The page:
At the UN Generation Equality Forum in Paris on Thursday Twitter, TikTok, Google, and Facebook committed to tackling online abuse and improving safety for women on their platforms. The pledge came following consultations with the World Wide Web Foundation (WWWF) over the past year, aimed at examining online gender-based violence and abuse.
The WWWF said the consultations showed women want more control over who could reply or comment on their social media posts and more choice around what they see online, where, and when.
According to the WWWF, the companies have pledged to “build better ways for women to curate their safety online” by offering more granular settings, such as who can see, share, or comment on posts; more simple and accessible language; easier navigation and access to safety tools, and by “reducing the burden on women by proactively reducing the amount of abuse they see.”
The way that last part is worded is a bit frustrating; it addresses the aftermath or the location of abuse, but not the person / people committing the abuse. And just because the women aren’t seeing the abuse on social media, doesn’t mean the abuse has gone away. The platforms certainly bear some responsibility to make their online spaces safer, but until they get more proactive and less reactive, and go after the abusers, the onus will continue to fall on women and marginalized groups to report abuse and convince a social media platform that it’s worthwhile for them to address.
In addition to the “better curation” checklist, as part of the pledge, the companies will put in place improvements to their reporting systems by offering users the ability to track and manage their reports, and establish additional ways for women to get help and support when they report abuse. They’ll also enable “greater capacity to address context and/or language,” which may allow for more subtle forms of verbal abuse or threats to be incorporated into enforcement measures.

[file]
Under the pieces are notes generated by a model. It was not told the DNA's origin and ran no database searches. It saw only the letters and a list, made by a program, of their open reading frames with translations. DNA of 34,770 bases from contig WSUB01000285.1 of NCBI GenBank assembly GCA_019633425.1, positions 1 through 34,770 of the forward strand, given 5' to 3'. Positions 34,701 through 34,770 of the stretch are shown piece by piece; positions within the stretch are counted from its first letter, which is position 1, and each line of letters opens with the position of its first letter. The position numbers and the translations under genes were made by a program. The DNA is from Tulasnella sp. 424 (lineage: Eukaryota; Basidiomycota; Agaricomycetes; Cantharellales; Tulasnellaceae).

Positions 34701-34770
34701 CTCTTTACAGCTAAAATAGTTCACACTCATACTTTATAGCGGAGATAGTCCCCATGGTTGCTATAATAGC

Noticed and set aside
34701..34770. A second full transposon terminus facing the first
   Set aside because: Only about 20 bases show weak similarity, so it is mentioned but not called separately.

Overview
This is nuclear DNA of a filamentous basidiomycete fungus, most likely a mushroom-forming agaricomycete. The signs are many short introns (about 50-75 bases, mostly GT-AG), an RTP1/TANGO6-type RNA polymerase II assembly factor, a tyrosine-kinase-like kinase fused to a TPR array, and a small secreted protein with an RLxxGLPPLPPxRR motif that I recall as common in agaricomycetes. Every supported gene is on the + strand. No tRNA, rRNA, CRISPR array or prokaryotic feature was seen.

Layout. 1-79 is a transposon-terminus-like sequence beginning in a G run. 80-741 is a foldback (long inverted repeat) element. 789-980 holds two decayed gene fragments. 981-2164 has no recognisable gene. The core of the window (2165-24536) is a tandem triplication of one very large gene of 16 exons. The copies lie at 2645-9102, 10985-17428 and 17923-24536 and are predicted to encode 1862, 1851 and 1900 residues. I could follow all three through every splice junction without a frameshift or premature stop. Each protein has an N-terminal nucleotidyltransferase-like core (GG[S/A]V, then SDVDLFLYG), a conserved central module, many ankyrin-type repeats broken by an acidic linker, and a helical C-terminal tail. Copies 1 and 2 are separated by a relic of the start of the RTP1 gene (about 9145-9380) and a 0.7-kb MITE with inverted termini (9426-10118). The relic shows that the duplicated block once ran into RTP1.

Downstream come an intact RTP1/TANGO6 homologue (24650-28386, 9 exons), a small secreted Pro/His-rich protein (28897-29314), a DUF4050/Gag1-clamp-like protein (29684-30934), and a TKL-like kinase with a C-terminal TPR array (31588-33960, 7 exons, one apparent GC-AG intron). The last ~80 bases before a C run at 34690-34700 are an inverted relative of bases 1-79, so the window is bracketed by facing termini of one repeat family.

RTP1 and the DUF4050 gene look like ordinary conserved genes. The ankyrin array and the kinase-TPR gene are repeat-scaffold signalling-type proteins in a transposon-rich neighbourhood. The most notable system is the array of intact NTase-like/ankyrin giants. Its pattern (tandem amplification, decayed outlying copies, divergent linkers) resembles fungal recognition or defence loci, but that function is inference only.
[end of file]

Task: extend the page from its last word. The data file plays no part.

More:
These all sound like excellent goals, but the release from the WWWF didn’t include any specifics about how each platform plans to achieve them. Nor did the companies themselves offer any comment as part of the news release, so we’ve reached out to all four for comment. Vijaya Gadde, head of legal, public policy, and trust & safety at Twitter said in an emailed statement that keeping everyone who uses Twitter safe and free from abuse is its top priority.
“While we have made recent strides in giving people greater control to manage their safety, we know there is still much work to be done,” Gadde wrote, noting that women and underrepresented communities are disproportionately affected by abuse (which is pretty well known at this point). Gadde said abusive behavior “has no place on our service. It hurts those who are targeted and is detrimental to the health of the conversation and the role Twitter plays in the expression and exchange of ideas where people — no matter their views or perspectives — can be heard.”
Facebook’s global head of safety Antigone Davis said in an email that the company was looking forward to working with other tech companies to make the internet safer for women. “To keep women safe from abuse, exploitation, and harassment online and offline, we regularly update our policies, tools, and technology in consultation with experts around the world—including with over 200 women’s safety organizations,” Davis said in the statement.
Tara Wadhwa, director of policy for TikTok US, wrote a blog post outlining the company’s plans. “Over the coming months, we’ll begin to develop and test a number of potential product changes to our platform that address these priorities and help make TikTok an ever safer place for women,” Wadhwa wrote.
Google didn’t immediately reply to a request for comment Thursday.
At this point, there doesn’t appear to be anything binding the companies to these “commitments” other than the prospect of public shaming if they fail to deliver. And unfortunately, that tends to be the best way to get social media platforms to respond to users’ problems.